Does your computer tend to suddenly turn itself off without warning? Has it been running sluggishly lately? You may be the victim of overheating.
Computer systems of all types, from smartphones to desktops, require to be kept within a specific temperature range to function properly. Your CPU (central processing unit, the “brain” of your computer) will generally idle between 84 and 106 degrees, spiking to over 140 degrees when under heavy load. When your machine senses that it’s getting too hot, it’ll shut itself down to protect itself from damage.
The culprit of an overheating computer is usually dust, although putting your laptop on a pillow or blanket can also be a factor. Your system’s fans need to push a steady flow of cool or room temperature air through the case to remove excess heat, and when that air is blocked by dust bunnies or living room sofas, random shut-offs and burned hands can ensue.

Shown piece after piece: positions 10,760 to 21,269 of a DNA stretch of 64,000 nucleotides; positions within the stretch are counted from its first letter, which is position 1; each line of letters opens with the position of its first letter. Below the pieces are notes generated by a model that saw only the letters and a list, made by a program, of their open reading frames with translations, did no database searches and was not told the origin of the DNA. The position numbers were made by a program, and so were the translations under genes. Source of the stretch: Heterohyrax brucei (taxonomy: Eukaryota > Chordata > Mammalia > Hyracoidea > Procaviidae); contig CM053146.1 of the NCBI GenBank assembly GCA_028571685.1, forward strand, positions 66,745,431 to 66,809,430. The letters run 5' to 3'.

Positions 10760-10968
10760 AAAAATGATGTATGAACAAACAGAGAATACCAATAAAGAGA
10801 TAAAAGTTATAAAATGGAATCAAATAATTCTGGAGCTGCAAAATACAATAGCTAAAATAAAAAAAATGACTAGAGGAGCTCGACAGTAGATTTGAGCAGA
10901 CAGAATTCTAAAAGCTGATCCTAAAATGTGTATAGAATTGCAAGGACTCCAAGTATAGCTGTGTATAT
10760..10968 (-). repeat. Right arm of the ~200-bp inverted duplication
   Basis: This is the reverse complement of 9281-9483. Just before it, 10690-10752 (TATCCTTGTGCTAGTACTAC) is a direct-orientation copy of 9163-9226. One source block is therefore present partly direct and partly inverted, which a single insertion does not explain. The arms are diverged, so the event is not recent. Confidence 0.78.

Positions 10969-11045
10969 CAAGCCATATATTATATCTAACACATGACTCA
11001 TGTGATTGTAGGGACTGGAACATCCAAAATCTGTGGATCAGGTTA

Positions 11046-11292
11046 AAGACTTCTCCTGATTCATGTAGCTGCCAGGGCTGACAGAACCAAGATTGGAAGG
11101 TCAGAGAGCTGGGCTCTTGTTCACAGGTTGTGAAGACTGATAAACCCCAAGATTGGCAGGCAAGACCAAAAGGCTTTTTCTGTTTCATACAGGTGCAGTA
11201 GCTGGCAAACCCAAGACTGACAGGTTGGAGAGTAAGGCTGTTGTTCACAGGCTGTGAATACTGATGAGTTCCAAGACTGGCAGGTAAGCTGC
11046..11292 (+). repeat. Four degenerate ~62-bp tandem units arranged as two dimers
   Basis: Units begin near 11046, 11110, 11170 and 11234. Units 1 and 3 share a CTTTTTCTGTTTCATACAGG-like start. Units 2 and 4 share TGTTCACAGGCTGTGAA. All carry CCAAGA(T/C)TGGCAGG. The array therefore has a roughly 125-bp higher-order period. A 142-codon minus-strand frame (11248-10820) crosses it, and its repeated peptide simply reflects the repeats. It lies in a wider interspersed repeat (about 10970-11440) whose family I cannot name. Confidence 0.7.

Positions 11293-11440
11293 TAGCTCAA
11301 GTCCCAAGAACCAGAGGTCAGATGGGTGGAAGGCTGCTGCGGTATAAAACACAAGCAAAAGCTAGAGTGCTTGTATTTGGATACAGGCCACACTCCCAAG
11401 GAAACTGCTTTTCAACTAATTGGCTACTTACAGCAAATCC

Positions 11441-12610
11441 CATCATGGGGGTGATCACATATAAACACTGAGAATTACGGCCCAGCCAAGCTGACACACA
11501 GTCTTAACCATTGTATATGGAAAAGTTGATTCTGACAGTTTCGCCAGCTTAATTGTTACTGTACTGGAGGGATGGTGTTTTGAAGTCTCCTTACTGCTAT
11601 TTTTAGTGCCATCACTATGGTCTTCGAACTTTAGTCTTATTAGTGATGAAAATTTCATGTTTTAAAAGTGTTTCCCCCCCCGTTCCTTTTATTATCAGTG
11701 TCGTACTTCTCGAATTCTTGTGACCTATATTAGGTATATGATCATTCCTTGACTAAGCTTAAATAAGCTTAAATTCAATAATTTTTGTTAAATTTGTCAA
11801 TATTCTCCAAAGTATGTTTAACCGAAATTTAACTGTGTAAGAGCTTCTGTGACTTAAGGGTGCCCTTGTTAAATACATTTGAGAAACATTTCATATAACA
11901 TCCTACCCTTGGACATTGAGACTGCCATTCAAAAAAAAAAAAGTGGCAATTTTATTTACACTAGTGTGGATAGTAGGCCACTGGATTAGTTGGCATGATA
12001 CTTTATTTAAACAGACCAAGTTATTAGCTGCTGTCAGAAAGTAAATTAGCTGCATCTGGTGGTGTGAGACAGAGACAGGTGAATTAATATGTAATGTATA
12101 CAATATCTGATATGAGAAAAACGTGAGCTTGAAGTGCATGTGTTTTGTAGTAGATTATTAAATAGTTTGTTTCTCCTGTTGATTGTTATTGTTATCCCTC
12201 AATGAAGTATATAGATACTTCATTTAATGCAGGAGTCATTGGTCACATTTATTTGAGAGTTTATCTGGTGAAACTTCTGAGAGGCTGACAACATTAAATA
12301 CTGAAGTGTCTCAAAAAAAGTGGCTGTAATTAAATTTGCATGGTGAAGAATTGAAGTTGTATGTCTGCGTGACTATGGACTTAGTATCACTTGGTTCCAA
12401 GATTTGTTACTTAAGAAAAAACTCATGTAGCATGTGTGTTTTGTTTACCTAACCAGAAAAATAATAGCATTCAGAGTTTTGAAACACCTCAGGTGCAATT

Luckily, the problem is easy to solve! First, get a can of compressed air at an office supply or electronics store (you can also use an air compressor, but make sure the pressure is kept low to prevent damage to your components). Then, open your computer and observe the fluffy dust bunnies happily clogging the fans and heatsinks—these must go! Carefully use the air canister to blow away the dust; I like to also have a vacuum cleaner running to keep it from filling my house with a grey cloud.
It’s also important to use laptops on hard surfaces or elevated cooling pads and keep stacks of papers away from desktop computers. Make sure your fans are unobstructed and clean any dust filters or grates in your case regularly.
Good luck, and may the dust bunnies never return!